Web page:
Edit ModuleShow Tags

Where are you in the seven stages of business ownership?

Are you building a dream company or a trap?


Published:

Okay, so you're building the business of your dreams. But do you have any reference point for how your business actually affects you personally? If you don't, you just might be building a trap for yourself.

If you don't have a handle on the Seven Stages of Business Ownership, you're likely to flame out personally, even if your business is successful.

Will You Be Owned By Your Business?

Just about every business founder/owner makes the mistake of assuming that if they build a great business, they'll automatically get a life, too. Big mistake. If you're building a business, you need to be as intentional about eventually getting a life as you are about building the business. Building the business always comes first, but if you don't intend to USE your business to build your ideal lifestyle, you won't own the business; the business will own you.

There are plenty of tools to grade what stage your business is in, but none for measuring how your business is impacting you. Here's one from our book, Making Money is Killing Your Business, that focuses on what the business is doing for (or to) you personally.

As you read through the Seven Stages of Business Ownership, ask yourself,

1) What stage am I in personally, and

2) What stage is my goal? You can stop anywhere from Stage Five through Seven. But if you stop at Stage Four, which most business owners do, you will always be a hostage to your business. Stages One through Four are about generating money. Stages Five through Seven are about ensuring your business generates both time and money for you. Get to at least Stage Five so you can have both.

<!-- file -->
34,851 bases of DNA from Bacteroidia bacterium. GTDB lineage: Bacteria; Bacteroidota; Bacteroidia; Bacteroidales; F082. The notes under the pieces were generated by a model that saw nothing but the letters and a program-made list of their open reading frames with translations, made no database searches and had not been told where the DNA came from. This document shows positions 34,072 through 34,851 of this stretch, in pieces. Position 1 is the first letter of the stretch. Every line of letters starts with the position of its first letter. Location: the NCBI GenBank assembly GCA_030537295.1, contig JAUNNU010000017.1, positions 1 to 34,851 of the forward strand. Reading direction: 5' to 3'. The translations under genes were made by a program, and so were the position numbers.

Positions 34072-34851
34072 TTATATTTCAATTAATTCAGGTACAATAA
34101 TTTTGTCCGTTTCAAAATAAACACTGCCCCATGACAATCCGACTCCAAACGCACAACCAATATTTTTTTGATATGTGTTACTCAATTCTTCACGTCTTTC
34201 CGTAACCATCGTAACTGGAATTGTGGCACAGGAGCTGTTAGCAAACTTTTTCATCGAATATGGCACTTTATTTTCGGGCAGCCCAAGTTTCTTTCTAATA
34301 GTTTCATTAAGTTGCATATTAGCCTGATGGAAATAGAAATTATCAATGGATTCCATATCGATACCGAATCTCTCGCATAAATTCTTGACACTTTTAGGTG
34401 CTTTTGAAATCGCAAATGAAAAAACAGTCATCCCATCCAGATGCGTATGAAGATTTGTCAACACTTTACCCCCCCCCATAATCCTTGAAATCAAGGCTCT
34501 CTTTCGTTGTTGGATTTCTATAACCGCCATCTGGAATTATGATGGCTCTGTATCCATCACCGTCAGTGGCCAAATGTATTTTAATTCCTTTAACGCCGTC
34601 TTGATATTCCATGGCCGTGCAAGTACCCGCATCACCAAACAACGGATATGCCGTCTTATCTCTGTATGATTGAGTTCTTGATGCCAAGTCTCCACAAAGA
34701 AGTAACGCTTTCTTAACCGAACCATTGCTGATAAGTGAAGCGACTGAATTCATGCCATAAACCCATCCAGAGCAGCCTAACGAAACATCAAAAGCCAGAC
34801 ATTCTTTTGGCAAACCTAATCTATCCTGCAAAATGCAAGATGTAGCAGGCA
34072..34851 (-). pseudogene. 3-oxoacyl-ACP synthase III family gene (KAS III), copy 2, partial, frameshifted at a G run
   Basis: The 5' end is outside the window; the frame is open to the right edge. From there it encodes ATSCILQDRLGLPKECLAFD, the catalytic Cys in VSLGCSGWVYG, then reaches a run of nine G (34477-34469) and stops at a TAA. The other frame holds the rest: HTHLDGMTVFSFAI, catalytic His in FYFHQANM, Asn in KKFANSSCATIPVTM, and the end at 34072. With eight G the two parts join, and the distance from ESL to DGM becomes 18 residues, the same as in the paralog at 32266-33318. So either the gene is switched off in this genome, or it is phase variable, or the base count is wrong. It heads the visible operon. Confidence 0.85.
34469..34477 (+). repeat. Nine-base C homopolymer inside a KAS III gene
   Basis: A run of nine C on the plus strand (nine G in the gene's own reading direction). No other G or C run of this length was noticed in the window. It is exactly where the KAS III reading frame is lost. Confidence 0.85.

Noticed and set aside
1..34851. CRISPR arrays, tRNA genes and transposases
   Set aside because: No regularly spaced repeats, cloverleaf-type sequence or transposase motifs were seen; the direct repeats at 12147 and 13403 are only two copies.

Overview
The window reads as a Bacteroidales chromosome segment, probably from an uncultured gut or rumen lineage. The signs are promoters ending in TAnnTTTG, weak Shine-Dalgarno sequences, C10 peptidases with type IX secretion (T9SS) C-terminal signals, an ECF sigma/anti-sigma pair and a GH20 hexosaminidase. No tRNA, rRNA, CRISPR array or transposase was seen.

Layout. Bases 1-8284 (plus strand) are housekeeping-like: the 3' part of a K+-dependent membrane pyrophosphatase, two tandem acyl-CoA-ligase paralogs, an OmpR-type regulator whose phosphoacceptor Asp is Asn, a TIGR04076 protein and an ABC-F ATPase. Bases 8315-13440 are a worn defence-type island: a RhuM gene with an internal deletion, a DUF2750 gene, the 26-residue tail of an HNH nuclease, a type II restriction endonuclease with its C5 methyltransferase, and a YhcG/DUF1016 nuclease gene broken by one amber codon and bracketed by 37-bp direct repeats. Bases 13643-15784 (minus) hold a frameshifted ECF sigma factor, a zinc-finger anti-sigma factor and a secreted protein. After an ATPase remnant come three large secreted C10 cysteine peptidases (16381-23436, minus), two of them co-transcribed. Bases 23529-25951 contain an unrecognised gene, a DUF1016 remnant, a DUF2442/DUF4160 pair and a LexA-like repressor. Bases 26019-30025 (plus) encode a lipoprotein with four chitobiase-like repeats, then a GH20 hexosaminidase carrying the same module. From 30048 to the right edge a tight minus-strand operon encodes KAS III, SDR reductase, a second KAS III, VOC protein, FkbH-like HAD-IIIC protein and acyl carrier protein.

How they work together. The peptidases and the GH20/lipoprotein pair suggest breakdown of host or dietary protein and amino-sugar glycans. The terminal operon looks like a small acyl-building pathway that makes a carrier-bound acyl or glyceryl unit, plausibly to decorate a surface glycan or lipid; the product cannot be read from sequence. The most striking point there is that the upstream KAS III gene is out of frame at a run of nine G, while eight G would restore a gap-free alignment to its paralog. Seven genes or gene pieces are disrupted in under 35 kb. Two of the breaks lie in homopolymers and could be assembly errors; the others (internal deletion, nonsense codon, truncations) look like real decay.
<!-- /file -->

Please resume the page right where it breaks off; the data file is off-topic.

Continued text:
Stage One--Start Up

Pouring time and ideas into creating the business & getting it off the ground. "This is fun!"

Stage Two--Survival

Survival is everything; funding is drying up. Urgently driving sales. We burn a lot of fuel on takeoff. "I didn't think it would be this hard."

Stage Three--Subsistence

Regularly breaking even--woo hoo! But the business is totally dependent on me. Tension... "If I stop, the business stops. Must keep going..."

Stage Four--Stability (& Growth)

Regularly profitable, finally. The "American Dream!", followed in a few years by quiet desperation. Outwardly successful, inwardly deflated. "My business owns me."

Stage Five--Success

Now others can "make the chairs." The business makes money when I'm not around and I don't have to stitch it back together when I return.

Only 5%-ish of business owners ever get to Stage Five. You can make millions and be stuck in Stage Four for decades because you have no time to enjoy the money. The reason only 5% make it? The Big Mindset Shift. They decide to demand that their business give them BOTH time and money, not just money. It's that simple. "I'm off the treadmill!"

Stage Six--Significance

Leadership in place. The owner is about vision and guidance, not production. "I'm focused on making a difference, not making a chair."

Stage Seven--Succession

Leadership in charge. The owner delegates guidance and focuses on vision, passing the day-to-day torch of leadership to others. They become "the myth"-- when they walk in, people whisper, "Hey, that's the person who started it all." Leadership--"I used to solve and decide. Now I ask questions."